New in Home Entertainment – April 2, 2013

New in Home Entertainment

April 2, 2013

The Sweeney
Rated R for violence and language throughout and some sexual content
Available on DVD and Blu-ray

Based on an old 70’s UK TV show which most Americans will have never heard of, The Sweeney is the name of an elite group of police officers tasked with taking out armed robbery and violent crime in the streets of London.  Led by a tough old brute, played by Ray Winstone (Sexy Beast), the group of cops will do anything to take down the bad guys, even if it means bending or breaking a few rules.  Winstone and his team are a lot of fun to watch, even if the plot is completely predictable and the the dialog needs a translator, or at least subtitles, to help navigate the way.  Overall the film is likable and will satisfy most fans of British crime dramas.  B-

To the Arctic
Rated G
Available on DVD and Blu-ray/Blu-ray 3D

This short IMAX documentary explores the arctic by following the lives of a mother polar bear and her two cubs as well as a group of walrus and caribou.  You get the feeling that the walrus and caribou were just there to fill time since they probably didn’t have enough polar bear footage, but even if that is the case, the film is still a decent enough nature doc.  The photography, especially the daring underwater footage, is spectacular and really looks great on a big home theater system.  Too bad the preachy narration by Meryl Streep starts to get annoying very fast. They could have made a simple and impactful point by showing their example of arctic ice melting, but instead opted to pelt the audience over the head with climate change talk that essentially states “what part of this are you idiots not getting?”  I wish they had an audio track that simply muted Streep and boosted the many Paul McCartney songs placed throughout.  B-

The Sandlot: 20th Anniversary Edition
Rated PG for some language and kids chewing tobacco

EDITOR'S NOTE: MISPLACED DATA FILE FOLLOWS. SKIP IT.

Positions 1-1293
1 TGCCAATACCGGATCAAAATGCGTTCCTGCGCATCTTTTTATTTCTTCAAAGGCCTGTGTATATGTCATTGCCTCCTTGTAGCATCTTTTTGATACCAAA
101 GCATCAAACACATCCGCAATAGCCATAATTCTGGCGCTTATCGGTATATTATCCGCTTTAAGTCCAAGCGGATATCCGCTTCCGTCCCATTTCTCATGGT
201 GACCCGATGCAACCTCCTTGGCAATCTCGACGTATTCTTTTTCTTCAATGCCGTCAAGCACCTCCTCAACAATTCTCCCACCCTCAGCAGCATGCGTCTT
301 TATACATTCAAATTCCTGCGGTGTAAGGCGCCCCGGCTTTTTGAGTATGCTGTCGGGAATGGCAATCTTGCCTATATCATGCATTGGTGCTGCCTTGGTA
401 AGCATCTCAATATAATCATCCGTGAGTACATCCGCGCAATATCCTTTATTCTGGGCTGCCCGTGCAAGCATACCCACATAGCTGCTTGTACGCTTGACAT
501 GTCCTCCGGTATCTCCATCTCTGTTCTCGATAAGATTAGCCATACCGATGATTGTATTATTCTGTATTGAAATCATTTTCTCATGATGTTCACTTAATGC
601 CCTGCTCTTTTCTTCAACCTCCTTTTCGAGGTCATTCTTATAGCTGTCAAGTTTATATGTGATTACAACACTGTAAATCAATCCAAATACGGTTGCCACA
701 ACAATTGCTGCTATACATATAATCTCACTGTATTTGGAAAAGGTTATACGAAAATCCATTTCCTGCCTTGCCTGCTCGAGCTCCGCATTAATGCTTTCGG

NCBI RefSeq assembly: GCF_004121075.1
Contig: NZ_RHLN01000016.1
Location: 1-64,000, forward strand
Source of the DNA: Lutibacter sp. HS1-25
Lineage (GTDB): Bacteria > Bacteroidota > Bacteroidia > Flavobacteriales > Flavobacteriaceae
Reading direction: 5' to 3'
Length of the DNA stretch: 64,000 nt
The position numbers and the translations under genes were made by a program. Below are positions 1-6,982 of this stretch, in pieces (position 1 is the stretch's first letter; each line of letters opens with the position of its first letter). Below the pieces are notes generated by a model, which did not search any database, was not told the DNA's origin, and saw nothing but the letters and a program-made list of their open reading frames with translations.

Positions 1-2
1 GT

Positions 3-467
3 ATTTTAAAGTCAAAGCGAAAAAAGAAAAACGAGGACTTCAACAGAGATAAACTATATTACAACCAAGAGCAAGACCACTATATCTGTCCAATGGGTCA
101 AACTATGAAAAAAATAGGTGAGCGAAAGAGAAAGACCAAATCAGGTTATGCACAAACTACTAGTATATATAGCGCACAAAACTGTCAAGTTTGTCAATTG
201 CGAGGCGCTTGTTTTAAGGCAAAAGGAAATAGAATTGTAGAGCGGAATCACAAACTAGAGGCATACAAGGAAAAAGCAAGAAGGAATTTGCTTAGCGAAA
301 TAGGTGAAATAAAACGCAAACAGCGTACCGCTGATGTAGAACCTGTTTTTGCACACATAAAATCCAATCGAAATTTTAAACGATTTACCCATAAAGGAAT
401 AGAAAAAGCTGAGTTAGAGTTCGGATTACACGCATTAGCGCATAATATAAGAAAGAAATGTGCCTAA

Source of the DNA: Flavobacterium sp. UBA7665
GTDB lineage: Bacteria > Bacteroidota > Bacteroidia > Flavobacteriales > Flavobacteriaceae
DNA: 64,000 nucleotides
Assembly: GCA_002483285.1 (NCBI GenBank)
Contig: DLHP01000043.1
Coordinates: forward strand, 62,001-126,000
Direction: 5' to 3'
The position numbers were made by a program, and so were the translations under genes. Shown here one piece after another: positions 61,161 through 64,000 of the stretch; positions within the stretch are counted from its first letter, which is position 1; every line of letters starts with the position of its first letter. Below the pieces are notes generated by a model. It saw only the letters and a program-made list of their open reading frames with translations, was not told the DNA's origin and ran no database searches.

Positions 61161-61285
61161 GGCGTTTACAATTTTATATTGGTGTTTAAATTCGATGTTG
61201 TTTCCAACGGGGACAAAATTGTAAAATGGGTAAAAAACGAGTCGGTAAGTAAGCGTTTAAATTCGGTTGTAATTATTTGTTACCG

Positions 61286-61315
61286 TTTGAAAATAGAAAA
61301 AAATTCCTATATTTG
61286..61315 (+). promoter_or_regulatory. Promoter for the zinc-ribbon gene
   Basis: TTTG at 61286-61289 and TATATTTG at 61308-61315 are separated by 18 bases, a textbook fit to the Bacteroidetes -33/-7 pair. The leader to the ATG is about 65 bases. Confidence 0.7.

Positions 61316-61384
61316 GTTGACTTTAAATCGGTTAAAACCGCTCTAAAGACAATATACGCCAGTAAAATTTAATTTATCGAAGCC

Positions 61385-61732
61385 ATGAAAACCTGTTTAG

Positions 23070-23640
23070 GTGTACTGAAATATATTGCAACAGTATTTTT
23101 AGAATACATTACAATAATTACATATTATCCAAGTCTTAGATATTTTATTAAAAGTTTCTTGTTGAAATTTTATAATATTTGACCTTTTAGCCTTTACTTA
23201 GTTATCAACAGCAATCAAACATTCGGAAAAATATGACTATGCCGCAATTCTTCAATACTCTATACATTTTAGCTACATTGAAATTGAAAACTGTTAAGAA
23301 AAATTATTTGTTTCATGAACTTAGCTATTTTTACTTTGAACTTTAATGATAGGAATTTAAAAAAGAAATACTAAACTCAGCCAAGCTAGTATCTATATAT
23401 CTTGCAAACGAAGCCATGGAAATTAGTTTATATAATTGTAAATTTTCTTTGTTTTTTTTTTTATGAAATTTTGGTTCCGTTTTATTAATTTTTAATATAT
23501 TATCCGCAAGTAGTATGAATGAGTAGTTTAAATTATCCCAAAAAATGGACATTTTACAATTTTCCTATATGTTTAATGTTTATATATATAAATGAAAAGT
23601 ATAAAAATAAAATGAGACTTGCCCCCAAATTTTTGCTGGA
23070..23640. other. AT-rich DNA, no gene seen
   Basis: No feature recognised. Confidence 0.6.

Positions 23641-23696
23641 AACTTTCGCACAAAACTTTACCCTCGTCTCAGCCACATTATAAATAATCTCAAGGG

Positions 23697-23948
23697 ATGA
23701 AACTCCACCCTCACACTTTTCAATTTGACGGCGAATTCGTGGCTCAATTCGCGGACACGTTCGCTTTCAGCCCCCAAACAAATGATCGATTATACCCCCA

Available on Blu-ray

Yes, The Sandlot was released on Blu-ray just two years ago, but since it’s now 20 years old I guess we need it again.  The film itself is a great tribute to youth and baseball and its hard not to find some nostalgia while watching.  I am surprised that they didn’t put together some great special features here to make this new edition stand out a bit, like maybe a reunion commentary track, but then again, I’m not sure I have enough interest to do anything except watch the movie again.  B

Vietnam: The Ten Thousand Day War
Available on DVD

I remember the ads for this Time Life miniseries running on television so many years ago, and now, decades later, I finally got the chance to see this 26 episode documentary covering the entire length of the Vietnam War.  I really only intended to watch a few episodes, but since most of them run under a half-hour, and because the series is so engrossing, I managed to sit back and watch the whole thing in one long sitting.  It is a fascinating look at the war that cost us way too many American lives and really dives into the good, the bad and the ugly of the conflict.  The set is dated for sure, but that only adds to its authenticity and impact.  A